Monday, December 7, 1998
Ex-policeman trades wheels for wings
Business in the sky beats cuffing criminals
Five hundred feet below us, the blades of a red-and-white helicopter slash the cold, gray skin of the winter sky over the Pinel Institute for the criminally insane. Photographers in the chopper are snapping frames, and the warden is incensed.
Through my co-pilot's headset, I hear the control tower at Dorval Airport warning the helicopter to leave immediately the airspace over the Rivière des Prairies institute. The helicopter pilot replies that he has a few more visuals to record.
The calm voice from the control tower politely informs him that the warden is going - excuse the pun - insane. Better clear out, lads - now. The helicopter complies.
Overhead, our Piper Navajo is purling through cloud cover towards Dorval Airport at a comfortable 130 m.p.h. at an altitude of 2,000 feet. Our pilot, Guy Geoffrion, 52, chuckles as he listens to the exchange between the control tower and the helicopter.
Once a cop, always a cop. In his latest incarnation as pilot and owner of GeffAir Canada Inc., a small charter aircraft company, Geoffrion still loves a good story.
He gives as good as he gets. How about the early 70s when he worked undercover to infiltrate the motorcycle gangs in the bars. He's the one sporting beads, beard, long, stringy hair and metal glasses with a two-cycle 350 Honda engine revving between his legs.
Power and speed - nothin' like it. But two engines are better than one, especially if your wheels don't touch the ground and you can skip the red lights.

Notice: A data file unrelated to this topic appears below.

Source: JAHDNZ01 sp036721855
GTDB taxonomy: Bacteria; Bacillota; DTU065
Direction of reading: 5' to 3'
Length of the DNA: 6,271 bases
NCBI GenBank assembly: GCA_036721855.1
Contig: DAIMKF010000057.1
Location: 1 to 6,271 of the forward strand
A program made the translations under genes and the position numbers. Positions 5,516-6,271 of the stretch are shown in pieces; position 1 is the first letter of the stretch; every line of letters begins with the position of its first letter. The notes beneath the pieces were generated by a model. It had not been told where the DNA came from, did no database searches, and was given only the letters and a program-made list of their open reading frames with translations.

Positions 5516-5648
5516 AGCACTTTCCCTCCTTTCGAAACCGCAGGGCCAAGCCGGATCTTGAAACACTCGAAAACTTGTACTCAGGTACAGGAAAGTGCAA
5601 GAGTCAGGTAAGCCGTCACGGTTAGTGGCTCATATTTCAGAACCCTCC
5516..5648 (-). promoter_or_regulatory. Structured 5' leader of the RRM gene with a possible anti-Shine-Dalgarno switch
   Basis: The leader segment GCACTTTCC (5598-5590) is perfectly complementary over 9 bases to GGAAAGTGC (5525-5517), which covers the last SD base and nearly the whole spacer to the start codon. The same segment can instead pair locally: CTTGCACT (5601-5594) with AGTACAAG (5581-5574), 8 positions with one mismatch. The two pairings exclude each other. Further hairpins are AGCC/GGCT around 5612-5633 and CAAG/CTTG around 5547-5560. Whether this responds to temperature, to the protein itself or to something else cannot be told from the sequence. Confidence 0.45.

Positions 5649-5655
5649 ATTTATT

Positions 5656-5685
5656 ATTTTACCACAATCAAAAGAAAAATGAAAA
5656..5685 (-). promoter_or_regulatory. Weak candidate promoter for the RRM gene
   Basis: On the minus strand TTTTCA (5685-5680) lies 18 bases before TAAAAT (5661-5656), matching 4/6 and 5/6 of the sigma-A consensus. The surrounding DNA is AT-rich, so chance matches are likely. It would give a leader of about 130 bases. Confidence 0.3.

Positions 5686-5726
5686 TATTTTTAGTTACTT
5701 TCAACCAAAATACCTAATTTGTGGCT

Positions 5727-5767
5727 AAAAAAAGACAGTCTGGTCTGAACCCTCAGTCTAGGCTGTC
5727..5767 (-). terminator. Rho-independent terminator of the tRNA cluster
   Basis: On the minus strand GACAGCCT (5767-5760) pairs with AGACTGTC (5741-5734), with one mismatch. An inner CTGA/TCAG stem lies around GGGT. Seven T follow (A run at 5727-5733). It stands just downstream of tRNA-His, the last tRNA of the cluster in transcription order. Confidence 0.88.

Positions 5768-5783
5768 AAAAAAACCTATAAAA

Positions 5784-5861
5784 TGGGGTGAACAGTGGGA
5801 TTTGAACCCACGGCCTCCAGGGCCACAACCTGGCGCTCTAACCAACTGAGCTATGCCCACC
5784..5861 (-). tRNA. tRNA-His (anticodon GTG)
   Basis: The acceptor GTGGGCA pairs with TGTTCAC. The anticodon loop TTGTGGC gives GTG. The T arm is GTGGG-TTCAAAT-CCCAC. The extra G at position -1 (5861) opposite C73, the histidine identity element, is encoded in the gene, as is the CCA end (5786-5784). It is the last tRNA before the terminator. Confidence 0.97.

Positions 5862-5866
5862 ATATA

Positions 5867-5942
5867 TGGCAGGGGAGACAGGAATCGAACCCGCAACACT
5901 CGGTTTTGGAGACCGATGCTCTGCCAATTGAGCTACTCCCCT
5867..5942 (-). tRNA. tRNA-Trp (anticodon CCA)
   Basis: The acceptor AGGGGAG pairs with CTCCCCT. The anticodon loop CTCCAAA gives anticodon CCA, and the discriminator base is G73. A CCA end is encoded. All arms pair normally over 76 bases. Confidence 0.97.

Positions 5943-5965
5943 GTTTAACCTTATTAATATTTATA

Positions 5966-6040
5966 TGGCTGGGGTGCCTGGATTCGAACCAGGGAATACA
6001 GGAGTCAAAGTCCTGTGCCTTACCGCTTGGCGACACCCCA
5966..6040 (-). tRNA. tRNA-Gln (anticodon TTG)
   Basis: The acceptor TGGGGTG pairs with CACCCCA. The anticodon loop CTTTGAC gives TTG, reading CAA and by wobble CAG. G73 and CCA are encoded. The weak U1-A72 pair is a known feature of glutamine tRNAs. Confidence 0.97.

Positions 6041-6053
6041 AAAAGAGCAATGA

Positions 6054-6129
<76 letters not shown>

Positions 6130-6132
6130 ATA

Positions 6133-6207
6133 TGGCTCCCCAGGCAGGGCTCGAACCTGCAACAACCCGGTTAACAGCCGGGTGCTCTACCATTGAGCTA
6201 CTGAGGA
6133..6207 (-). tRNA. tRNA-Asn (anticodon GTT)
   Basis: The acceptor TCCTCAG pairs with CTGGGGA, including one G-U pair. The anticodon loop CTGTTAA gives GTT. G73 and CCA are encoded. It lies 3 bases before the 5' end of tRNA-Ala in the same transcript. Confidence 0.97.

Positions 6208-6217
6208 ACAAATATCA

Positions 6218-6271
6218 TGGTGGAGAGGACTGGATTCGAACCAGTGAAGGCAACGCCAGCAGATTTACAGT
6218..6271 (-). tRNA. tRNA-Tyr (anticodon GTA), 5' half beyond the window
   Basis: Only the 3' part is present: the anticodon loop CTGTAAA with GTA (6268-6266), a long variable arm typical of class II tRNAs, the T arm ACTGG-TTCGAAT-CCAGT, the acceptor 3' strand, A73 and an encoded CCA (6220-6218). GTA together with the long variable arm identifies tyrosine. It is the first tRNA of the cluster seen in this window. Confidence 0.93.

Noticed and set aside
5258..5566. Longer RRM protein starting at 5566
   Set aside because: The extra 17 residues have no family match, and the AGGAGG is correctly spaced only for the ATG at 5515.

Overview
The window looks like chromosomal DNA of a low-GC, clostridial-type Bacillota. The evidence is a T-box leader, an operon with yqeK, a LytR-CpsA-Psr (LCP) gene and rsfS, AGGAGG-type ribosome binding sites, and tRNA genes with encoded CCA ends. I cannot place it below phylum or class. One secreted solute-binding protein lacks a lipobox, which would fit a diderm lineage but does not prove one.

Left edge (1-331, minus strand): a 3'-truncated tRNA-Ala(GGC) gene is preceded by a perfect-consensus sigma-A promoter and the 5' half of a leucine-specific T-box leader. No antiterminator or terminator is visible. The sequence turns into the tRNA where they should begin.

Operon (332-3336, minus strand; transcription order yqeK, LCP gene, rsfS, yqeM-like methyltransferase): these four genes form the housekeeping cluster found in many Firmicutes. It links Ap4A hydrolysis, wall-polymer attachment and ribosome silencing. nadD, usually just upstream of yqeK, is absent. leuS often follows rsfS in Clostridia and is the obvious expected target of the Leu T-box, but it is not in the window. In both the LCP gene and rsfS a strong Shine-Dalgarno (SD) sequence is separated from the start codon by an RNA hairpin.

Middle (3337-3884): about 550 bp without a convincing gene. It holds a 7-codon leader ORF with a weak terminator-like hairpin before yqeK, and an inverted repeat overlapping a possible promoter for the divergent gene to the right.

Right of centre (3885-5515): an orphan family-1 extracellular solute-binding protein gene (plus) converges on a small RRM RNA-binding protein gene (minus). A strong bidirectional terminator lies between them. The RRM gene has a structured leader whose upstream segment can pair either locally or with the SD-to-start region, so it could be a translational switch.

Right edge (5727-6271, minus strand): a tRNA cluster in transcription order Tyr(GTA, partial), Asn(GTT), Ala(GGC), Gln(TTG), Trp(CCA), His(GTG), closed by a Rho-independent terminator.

Time to trade in the cycle for a plane.
Never mind that his undercover disguises have won him numerous promotions. His code name should be Jupiter, Roman g-d of the skies. Terra firma is laborious and boring. He is destined to be the Flying Flatfoot.
By 1974 - 10 years after he joined the police force - Geoffrion has his pilot's licence to fly single-engine Cessna 172s by Visual Flight Rules. By the mid 80s, he is ready for another challenge - flying twin engine aircraft by Instrument Flight Rules or IFR.
The courses take one year of full-time study, 250 hours of air time and $48,000.
By this time he is a lieutenant at Station 11 on the West Island with a wife, two young children and a nice home. Only a few years away from 25 years of service, do his thoughts turn to pension and retirement - a life of leisure in the country?
Hardly. Geoffrion has a secret life. By day, he's a police station commander.
By night, he services carpet-cleaning machines at supermarkets and works the midnight run for a courier service to help pay for his flying lessons. His shift at the police station ends at 11 p.m. He rushes to Dorval, packs the parcels onto the courier plane and sits in the co-pilot's seat for the round trip to New York-Toronto-Montreal.
Back at Dorval by 6 a.m., he heads home, slumbers for six hours and heads back to his police post by 3 p.m.
By now, he is looking beyond his IFR licence. Under his bronze badge, beats the heart of an entrepreneur.Before she married him, his wife, Louise, must have known he was a bit of an odd duck. She probably figured he'd give up the disguises and the biker scene before the first laurels of gray distinguished him.